For the time being, the great danger of the tumor had been defeated but it had left its mark and, a few days before our holiday in the sun, just as we were beginning to relax, the epilepsy returned with a vengeance.
Within a matter of months, terrifying fits were coming every two or three days, scarcely leaving Sammy enough time to recover from one to the next. Even going to sleep was not restful for Sammy, because she would often wake with the shooting jolts of another seizure kicking in. We tried to conceal all this from the children, but it wasn’t always possible. Sometimes the convulsions didn’t stop, and Sammy’s body would spiral into a dangerous cycle called status epilepticus in which every seizure triggered another one. Our neighbors got used to the mobile disco appearing outside the house.
Alongside the shame, pain, dullness, and humiliating dependency, there was also the long shadow of fear. Sammy admitted to me one day that she had once discovered the twisted body of a young woman who had died during an epileptic episode. Of course, it had always been a distressing memory, but now it became an image that haunted every seizure.
I tell all of this to you because it has been the long-term battle with Sammy’s epilepsy more than the initial diagnosis of her tumor that provokes me to address the painful reality of unanswered prayer. Why doesn’t God heal her? Is the problem my unbelief? Is it a matter of spiritual warfare? Is it simply the fall? Why doesn’t Jesus do what He did two thousand years ago? Is it His will for Sammy to suffer? Why would He want such a thing? I wouldn’t wish seizures on my worst enemy. It’s not as though another assault on my wife’s body is going to further world peace or even deepen our faith in a way that the previous ten seizures did not.
Meanwhile, doctors have done what they can. They have put Sammy on the highest possible doses of various anti-convulsant drugs, which have helped reduce the frequency of her fits to a manageable level. For this we are grateful, but the trade-off is that the drugs leave her feeling mentally dull and exhausted most of the time. Sammy has had to give up her driving license and gets described as “handicapped,” “epileptic,” and, on one occasion, the cruelest label of all: “invalid” — literally a person or thing that is not deemed valid or valued. Why, we often still wonder, doesn’t God just heal her?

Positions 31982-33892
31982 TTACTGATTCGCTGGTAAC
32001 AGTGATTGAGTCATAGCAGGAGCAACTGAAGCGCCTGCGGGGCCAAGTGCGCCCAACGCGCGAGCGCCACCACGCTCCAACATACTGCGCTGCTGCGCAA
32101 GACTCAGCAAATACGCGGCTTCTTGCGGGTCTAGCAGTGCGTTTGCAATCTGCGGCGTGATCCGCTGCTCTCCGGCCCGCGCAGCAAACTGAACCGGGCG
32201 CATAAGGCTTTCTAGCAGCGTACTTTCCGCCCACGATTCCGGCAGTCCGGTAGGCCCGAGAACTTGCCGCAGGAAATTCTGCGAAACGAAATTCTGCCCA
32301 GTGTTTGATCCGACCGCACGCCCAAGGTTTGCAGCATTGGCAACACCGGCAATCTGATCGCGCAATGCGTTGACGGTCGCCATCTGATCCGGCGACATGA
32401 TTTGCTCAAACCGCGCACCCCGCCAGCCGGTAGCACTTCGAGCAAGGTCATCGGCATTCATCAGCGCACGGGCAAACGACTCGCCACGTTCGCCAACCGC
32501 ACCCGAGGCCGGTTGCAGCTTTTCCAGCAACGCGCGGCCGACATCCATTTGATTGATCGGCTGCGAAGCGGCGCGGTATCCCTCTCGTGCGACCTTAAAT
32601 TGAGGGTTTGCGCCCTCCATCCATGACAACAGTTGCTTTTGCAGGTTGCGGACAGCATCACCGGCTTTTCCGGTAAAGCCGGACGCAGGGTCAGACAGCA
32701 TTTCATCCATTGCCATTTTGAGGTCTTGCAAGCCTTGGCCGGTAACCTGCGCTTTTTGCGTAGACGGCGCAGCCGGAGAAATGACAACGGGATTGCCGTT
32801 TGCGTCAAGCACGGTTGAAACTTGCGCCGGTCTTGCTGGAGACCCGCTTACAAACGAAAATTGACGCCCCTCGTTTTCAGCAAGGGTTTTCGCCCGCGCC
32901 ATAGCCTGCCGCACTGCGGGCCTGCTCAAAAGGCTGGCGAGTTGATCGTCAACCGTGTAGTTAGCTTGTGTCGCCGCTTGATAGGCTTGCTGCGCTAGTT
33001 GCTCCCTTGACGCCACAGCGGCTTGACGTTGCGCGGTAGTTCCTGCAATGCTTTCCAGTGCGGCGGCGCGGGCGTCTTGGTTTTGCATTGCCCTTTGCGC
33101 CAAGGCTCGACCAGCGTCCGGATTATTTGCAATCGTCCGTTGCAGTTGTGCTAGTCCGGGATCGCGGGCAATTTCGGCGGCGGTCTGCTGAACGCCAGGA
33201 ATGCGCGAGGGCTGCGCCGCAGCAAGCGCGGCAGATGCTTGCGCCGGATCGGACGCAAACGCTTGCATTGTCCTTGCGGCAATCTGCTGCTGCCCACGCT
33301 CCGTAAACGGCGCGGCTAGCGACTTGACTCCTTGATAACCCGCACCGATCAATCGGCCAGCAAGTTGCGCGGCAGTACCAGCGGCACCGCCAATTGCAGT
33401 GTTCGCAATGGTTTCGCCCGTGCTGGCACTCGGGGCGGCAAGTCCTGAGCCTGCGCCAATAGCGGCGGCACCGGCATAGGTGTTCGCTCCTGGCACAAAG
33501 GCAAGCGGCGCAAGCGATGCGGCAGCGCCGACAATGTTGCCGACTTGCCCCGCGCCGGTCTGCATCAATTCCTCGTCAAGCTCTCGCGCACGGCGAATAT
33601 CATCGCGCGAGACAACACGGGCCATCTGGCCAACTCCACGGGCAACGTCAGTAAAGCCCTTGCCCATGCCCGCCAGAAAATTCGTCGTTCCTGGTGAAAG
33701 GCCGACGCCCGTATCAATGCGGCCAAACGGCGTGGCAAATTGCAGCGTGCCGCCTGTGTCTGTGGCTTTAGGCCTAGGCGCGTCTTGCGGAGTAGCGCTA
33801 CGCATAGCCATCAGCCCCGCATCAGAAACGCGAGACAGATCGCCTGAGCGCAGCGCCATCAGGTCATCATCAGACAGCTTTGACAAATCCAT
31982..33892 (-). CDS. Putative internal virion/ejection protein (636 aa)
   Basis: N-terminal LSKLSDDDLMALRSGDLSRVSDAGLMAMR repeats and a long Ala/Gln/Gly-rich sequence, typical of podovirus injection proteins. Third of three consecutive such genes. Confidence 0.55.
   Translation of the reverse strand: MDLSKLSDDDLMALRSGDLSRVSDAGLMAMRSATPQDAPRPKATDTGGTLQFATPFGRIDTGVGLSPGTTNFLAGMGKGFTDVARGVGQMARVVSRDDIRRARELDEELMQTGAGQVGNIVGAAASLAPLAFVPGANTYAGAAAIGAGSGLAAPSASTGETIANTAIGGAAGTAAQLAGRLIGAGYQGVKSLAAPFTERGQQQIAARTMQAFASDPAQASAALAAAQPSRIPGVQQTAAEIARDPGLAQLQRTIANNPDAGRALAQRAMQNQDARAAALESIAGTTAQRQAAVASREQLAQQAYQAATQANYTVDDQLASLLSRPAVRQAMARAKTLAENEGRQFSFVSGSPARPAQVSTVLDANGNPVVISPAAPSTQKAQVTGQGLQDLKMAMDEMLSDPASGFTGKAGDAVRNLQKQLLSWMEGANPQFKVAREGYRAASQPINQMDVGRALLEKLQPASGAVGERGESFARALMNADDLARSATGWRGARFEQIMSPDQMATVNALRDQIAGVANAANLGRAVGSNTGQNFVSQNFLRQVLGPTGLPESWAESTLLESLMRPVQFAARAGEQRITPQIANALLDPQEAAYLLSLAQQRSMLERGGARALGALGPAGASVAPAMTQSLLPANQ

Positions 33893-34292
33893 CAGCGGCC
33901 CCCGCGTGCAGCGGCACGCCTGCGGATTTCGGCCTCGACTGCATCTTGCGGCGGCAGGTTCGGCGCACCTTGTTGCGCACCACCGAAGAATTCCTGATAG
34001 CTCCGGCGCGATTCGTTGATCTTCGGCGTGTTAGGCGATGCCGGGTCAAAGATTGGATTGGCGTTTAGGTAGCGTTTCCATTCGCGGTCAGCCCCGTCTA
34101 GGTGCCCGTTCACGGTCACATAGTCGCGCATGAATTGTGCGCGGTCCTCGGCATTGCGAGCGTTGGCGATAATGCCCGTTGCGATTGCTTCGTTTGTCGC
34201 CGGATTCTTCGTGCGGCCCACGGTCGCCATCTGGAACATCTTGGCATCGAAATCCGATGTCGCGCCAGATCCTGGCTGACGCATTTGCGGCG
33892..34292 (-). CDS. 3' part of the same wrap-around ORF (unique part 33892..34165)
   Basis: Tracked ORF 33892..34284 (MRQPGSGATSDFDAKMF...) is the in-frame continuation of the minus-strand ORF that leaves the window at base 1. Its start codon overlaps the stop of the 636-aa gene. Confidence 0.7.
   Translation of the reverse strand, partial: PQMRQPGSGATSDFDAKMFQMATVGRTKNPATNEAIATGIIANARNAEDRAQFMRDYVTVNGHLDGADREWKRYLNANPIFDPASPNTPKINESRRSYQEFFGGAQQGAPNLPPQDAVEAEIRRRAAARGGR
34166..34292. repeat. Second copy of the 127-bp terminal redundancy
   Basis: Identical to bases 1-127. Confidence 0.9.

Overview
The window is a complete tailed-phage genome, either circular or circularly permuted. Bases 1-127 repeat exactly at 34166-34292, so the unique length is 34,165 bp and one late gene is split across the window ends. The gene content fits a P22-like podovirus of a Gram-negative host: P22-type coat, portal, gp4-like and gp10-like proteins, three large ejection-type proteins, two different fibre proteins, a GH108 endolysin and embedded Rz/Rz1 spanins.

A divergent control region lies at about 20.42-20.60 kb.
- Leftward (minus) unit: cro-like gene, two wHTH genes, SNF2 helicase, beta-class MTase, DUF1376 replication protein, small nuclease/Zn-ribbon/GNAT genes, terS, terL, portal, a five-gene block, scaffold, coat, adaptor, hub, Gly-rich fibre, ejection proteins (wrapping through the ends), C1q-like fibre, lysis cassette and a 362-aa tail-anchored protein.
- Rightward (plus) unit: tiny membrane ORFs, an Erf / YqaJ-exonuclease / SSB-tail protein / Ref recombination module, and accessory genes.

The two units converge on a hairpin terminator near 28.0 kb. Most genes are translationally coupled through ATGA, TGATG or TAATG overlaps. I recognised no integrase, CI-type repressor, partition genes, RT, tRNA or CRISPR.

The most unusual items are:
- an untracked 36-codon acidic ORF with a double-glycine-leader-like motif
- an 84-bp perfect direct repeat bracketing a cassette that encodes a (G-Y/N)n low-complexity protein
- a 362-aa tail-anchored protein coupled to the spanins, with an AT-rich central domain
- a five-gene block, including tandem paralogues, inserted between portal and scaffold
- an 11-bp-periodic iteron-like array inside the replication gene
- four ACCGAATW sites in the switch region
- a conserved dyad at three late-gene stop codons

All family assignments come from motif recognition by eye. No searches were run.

One night, as I sat slumped on the sofa trying to come to terms with the effects of yet another seizure, God seemed to whisper five words in my ear: “I know how you feel.”
Whether or not I had imagined the voice, it had an immediate impact on me. I replied angrily out loud, “No, You don’t!” I was in no mood to be patronized. “How can You pretend to know how I feel? If You knew how this felt, You’d stop these seizures!” Tears were scalding my cheeks. “When did You ever see the face You love more than any other contorted demonically, blue, and gasping for air? When did You ever have to sit there whispering the stupidest prayers that were ever prayed, feeling totally and utterly helpless? God, I don’t think You have any idea how it feels to be one flesh with someone and to watch that person spasm and writhe as if their bones were breaking. When did You ever experience all that?”
Brushing away the tears, my gaze settled on a familiar postcard on the shelf above the fireplace, just a little to the left, beneath the mirror. It was Salvador Dali’s depiction of the crucifixion — Christ of Saint John of the Cross. God knew where I was looking because He waited a moment before whispering just five more words: “That’s how I felt then.”
Happy are those who know what sorrow means for they will be given courage and comfort! — Matthew 5:4 Phillips
Through our relatively moderate suffering, Sammy and I have learned to cherish life with dimensions of gratitude that we could never have known without all the pain. How can we not thank God for doctors, nurses, and anti-convulsing drugs, for our gorgeous children, and for the kindness of family and the miracles God does in other situations? The journey of life proves itself more wonderful and more terrifying than we could ever have anticipated.
Excerpted with permission from God on Mute by Pete Greig, copyright Pete Greig.
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Have you been there? Have you asked God, “Why?” in sorrow and anger? I have. Know that Jesus understands. He’s been there and He’s with you in your suffering. How has your pain deepened your gratitude? Come share with us on our blog. We want to hear from you! ~ Laurie McClure, Faith.Full